-- Manufacturing/Fishing Sectors: Djibouti currently imports almost all consumer goods; only small-scale fishing operations are present.
Djibouti’s laws encourage foreign investment. In principle there is no screening of investment or other discriminatory mechanisms. Certain sectors--most notably public utilities--are state-owned and are not currently open to investors. Dubai World Group currently manages the Port of Djibouti (since 2000), Djibouti International Airport (since 2002), and Djibouti Customs (since 2005).
The most important foreign direct investment in Djibouti is the Doraleh Port Project, located just west of the current seaport. The Doraleh Port Project already encompasses an oil terminal (dedicated 2006) and a container terminal (dedicated 2009), and is slated to include a large industrial and commercial free zone. The Doraleh Container Terminal handles sixth-generation container ships, and serves as both the principal port for landlocked Ethiopia, and as a transshipment hub.
In 2008, the Al-Noor Holding Group announced plans to construct a bridge linking Yemen and Djibouti. This estimated USD 200 billion project would include the construction of two new cities, one on each side of the bridge, with a special economic status. This is an ambitious, generational project likely to take many years to complete.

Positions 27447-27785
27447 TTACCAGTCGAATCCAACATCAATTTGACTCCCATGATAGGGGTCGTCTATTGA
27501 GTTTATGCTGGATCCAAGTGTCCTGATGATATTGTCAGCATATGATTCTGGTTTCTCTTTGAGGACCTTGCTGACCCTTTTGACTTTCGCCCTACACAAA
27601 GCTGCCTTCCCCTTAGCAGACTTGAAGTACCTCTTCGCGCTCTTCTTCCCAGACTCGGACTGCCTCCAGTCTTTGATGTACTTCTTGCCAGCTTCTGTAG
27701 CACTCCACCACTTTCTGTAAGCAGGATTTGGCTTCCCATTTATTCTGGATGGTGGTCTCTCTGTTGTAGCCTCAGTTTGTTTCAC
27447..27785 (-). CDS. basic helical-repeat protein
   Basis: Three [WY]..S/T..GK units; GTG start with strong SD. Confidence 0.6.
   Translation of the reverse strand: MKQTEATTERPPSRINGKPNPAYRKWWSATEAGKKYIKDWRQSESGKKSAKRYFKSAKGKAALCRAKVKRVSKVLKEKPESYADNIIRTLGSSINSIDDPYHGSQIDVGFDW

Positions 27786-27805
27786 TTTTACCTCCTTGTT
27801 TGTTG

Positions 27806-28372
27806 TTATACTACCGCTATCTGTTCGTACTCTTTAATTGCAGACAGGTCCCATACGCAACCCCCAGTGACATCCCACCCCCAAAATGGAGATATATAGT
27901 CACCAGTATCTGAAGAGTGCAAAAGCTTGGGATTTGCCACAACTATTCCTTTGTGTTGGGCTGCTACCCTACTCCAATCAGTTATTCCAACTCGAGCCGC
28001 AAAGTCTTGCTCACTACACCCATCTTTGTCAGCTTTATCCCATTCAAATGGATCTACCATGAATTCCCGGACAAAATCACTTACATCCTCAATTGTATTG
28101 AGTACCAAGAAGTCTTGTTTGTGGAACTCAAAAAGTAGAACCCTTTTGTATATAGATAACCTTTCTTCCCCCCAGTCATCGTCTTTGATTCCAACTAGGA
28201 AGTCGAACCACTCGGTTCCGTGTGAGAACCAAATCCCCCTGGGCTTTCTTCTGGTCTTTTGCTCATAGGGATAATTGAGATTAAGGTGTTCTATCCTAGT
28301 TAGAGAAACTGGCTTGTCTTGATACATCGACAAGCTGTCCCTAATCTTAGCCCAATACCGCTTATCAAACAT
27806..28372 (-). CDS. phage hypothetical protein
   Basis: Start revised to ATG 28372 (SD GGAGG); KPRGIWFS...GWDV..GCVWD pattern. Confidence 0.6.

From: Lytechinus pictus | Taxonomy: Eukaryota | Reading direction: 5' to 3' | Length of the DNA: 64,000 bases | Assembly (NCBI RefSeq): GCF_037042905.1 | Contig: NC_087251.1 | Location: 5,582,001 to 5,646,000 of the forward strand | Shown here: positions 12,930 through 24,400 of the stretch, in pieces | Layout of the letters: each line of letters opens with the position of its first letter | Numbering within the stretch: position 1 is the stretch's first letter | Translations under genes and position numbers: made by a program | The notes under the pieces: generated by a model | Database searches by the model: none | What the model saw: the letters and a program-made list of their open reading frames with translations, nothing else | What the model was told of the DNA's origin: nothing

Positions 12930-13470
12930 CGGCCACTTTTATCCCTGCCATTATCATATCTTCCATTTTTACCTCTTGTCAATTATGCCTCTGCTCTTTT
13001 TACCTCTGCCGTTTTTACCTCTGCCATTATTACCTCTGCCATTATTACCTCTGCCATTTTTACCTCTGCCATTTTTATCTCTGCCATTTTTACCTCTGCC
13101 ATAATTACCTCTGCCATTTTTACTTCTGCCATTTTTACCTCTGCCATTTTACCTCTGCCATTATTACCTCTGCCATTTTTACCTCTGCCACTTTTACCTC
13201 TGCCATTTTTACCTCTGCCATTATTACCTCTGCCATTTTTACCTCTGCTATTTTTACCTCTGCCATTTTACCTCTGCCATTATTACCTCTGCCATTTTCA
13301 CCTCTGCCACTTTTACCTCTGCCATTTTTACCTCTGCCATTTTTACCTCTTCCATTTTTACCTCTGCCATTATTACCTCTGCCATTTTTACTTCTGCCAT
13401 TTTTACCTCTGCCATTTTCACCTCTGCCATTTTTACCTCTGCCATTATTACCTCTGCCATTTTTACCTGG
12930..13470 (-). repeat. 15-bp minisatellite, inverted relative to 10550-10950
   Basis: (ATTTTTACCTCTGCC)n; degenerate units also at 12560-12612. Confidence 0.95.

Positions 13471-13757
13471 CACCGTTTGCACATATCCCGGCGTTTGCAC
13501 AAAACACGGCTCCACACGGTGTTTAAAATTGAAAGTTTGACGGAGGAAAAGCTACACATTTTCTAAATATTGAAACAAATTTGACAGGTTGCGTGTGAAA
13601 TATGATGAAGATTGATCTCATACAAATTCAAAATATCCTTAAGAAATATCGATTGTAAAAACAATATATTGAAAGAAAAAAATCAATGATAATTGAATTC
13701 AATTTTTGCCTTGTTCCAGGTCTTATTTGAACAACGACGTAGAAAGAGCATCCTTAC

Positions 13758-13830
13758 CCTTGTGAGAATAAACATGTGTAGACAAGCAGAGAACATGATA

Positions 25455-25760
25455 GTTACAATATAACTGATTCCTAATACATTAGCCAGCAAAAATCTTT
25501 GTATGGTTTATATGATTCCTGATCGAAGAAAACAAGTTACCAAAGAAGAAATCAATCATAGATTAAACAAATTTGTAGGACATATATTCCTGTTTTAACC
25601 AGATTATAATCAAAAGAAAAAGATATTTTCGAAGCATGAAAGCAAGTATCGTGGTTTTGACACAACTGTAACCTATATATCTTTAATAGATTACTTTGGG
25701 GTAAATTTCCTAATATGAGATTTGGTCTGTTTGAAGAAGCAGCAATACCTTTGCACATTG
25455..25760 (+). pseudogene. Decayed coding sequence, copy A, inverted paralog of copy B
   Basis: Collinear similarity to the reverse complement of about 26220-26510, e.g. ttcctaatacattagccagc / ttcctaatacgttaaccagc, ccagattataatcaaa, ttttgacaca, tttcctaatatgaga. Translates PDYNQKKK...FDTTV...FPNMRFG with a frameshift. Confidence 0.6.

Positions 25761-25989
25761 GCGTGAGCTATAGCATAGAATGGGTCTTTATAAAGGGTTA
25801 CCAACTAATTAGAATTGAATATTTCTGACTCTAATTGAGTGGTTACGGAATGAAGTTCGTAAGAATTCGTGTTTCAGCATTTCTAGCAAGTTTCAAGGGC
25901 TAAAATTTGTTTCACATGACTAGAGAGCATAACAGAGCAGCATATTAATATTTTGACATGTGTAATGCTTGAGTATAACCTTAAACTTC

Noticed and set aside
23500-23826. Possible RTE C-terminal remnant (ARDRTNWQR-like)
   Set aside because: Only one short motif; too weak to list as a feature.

The Ethiopia-Djibouti Railway Company (CDE)--jointly owned by the governments of Djibouti and Ethiopia--has for several years faced serious and financial and technical difficulties, largely linked to aging machinery and tough competition from Ethiopian trucking companies. The European Union has recently pledged 50 million Euros to help rehabilitate the CDE’s narrow-gauge tracks and renovate several bridges. Several recent attempts to establish private management of the CDE have failed, including negotiations with the South African company COMAZAR (2006) and the Kuwaiti Al-Ghanem Group (2008).
In April 2004, the Government of Djibouti conceded its fishing port to a private firm, Djibouti Maritime Management Investment (DMMI). A fish laboratory and a fish processing factory were inaugurated in 2009. Seafood products are exported regionally. However, local standards reportedly still fall short of the most stringent international export requirements.
Djibouti’s National Investment Promotion Agency (NIPA), created in 2001, promotes private-sector investment, facilitates investment operations, and works to modernize the country's regulatory framework. The Minister of Investment Promotion—-a position created in 2008—-oversees NIPA. NIPA assists foreign and domestic investors by disseminating information and streamlining administrative procedures. Its ultimate goal is to serve as a one-stop shop for investors. NIPA identifies fishing, banking, insurance, tourism, health, and manufacturing as priority sectors for investment. In 2009, NIPA was particularly successful in attracting local companies to invest in Djibouti.